Of Thee I Sing  I first saw Of Thee I Sing when I was about ten, when my brother Rick played trumpet for Affton High School's production. And I loved it. Truly, I fell in love with it. Now, if you know this show -- a political satire operetta by the Gershwin brothers and Kaufman and Ryskind, about 1930s Presidential politics -- it's hardly the kind of musical a ten-year-old falls in love with, but this one did. I was not a normal ten-year-old. I have no idea if I fully registered all the political satire, but I thought it was hilarious, and I was singing much of the score for months afterward -- "She's the illegitimate daughter of an illegitimate son of an illegitimate nephew of NapolĂ©on..." It wasn't until years later that I caught a lot of the subtle stuff, like how the words "of thee I sing" are taken from one of our most cherished national songs, "My Country 'Tis of Thee," and comically trivialized into a mindless love song -- "Of thee I sing, baby..." -- the song that literally defines the trivialization of politics at the heart of this sharp satire. I don't think this is a show New Line could produce, but if there's some way to shrink it sufficiently, I'd love to work on it. Zak Farmer has to play Vice President Throttlebottom.

Jesus Christ Superstar  Here’s the truth: Jesus Christ Superstar is about politics, not religion. It's about a political activist, not the Son of God. And it’s about the 1960s, not the Roman Empire. If Tim Rice’s searing, slangy lyrics and Tom O’Horgan’s trippy original production weren’t enough proof of that, just read the lyric of the title song – sung from the point of view of “today” and of “mass communication.” Rice wrote a show about an authoritarian government and institutionalized religion trying to snuff out the voices of enlightenment and of peace, paralleling the 1960s -- and that's the show New Line Theatre produced. But too often today, this amazing show is dumbed down, softened, robbed of the rowdy, rebellious, youthful arrogance that originally made music and theatre history, and instead marinated in a religious pomposity that Rice and Lloyd Webber never intended (notice that the show does not include the resurrection). Rice approached the story as political thriller instead of revealed scripture, and Jesus as radical political figure (mirroring the activists of the 60s) rather than as the Son of God (a label Jesus himself never used in the Bible to describe himself). This Jesus does not point the way to Heaven so much as he points the way toward social justice and to living a moral, engaged life. This Jesus was a community organizer.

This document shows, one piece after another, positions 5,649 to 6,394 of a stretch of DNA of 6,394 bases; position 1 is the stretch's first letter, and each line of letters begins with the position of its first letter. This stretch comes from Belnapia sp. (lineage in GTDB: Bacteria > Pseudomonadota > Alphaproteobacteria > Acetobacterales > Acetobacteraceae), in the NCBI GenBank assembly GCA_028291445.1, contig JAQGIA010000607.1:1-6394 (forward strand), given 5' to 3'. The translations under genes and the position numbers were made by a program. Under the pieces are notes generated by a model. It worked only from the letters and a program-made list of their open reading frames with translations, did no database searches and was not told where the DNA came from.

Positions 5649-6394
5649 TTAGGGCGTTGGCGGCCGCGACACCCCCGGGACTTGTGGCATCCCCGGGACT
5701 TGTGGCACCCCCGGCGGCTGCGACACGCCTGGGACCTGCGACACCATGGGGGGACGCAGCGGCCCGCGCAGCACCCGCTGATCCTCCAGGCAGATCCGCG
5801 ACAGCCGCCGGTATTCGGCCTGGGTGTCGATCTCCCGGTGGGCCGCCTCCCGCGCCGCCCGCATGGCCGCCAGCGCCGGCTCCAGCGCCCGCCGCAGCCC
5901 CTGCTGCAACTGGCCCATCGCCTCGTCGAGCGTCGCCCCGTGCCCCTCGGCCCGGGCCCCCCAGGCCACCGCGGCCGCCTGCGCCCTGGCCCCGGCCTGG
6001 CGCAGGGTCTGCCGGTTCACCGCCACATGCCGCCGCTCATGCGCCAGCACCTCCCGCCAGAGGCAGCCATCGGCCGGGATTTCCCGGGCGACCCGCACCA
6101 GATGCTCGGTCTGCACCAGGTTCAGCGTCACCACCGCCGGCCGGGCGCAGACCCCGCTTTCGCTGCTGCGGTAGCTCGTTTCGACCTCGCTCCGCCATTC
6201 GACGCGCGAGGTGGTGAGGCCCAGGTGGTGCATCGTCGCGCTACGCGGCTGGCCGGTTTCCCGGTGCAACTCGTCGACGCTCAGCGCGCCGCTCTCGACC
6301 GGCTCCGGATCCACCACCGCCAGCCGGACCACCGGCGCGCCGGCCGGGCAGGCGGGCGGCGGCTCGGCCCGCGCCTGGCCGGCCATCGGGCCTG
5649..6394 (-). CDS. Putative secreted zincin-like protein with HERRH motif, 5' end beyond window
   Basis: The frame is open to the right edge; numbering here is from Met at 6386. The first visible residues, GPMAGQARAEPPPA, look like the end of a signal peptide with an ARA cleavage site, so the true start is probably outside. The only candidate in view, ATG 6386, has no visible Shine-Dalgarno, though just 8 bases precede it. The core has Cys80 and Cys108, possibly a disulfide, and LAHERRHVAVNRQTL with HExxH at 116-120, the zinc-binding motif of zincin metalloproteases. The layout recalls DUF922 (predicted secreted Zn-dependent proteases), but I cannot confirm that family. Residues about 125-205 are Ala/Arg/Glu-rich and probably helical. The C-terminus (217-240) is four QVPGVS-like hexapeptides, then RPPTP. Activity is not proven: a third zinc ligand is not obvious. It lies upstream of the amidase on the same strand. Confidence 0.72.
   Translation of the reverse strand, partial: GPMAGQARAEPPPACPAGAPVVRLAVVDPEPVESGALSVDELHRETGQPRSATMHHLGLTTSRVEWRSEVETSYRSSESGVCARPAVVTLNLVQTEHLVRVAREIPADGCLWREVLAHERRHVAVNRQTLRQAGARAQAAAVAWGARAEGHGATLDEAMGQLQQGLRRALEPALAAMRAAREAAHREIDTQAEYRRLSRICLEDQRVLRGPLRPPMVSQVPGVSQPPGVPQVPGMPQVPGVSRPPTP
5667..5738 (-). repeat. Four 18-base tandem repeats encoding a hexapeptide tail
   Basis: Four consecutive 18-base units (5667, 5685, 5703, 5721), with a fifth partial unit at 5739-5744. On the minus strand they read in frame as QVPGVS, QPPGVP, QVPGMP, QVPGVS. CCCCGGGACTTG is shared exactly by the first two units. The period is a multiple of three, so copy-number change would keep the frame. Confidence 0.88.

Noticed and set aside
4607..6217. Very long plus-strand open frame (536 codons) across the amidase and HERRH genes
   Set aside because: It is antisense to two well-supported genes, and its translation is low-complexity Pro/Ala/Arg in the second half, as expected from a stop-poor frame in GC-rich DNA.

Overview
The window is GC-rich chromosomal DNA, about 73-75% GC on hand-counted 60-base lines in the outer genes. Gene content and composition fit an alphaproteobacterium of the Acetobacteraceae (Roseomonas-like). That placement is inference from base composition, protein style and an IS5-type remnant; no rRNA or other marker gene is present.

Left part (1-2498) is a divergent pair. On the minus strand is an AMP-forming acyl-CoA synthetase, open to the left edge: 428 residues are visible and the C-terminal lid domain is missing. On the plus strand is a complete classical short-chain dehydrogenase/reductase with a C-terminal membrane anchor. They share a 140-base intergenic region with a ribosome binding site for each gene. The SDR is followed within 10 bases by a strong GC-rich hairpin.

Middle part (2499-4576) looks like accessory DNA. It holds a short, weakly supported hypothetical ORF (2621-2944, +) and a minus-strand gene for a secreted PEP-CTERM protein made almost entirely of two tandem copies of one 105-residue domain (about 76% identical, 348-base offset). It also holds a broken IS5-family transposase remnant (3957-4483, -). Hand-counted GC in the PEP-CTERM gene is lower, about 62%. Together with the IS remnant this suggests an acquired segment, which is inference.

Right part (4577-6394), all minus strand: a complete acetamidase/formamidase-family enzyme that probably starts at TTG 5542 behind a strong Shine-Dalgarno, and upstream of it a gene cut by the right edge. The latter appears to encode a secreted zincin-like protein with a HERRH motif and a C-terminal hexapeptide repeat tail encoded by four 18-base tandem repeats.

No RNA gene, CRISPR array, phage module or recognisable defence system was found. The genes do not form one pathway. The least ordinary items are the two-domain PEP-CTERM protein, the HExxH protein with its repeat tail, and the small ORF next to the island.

Beyond these shows, there are lots of other musicals that are very political, but not really about politics -- like Bat Boy, Cabaret, bare, Cry-Baby, Hairspray, Camelot, Jacques Brel, Man of La Mancha, Pippin, Finian's Rainbow, Reefer Madness, Purlie, The Threepenny Opera, Passing Strange, Lysistrata Jones, The Blue Flower, Avenue X, Anyone Can Whistle, Pacific Overtures, Hallelujah, Baby!, Chicago, and my own Johnny Appleweed, to name just a couple handfuls.

I'll leave you with the words of President Obama, introducing a concert of theatre songs at the White House: "In many ways, the story of Broadway is intertwined with the story of America. Some of the greatest singers and songwriters Broadway has ever known came to this country on a boat with nothing more than an idea in their head and a song in their heart. And they succeeded the same way that so many immigrants have succeeded – through talent and hard work and sheer determination. Over the years, musicals have been at the forefront of our social consciousness, challenging stereotypes, shaping our opinions about race and religion, death and disease, power and politics."

These musicals are all very cool shows. If you don't know them, check 'em out.


Long Live the Musical!

P.S. If you're into Top Ten lists, I've also written blog posts listing my Top Ten Desert Island Musical Theatre Books, Top Ten Really Cool Musicals You May Not Know, and Top Ten Cool Movie Musicals You Should Know.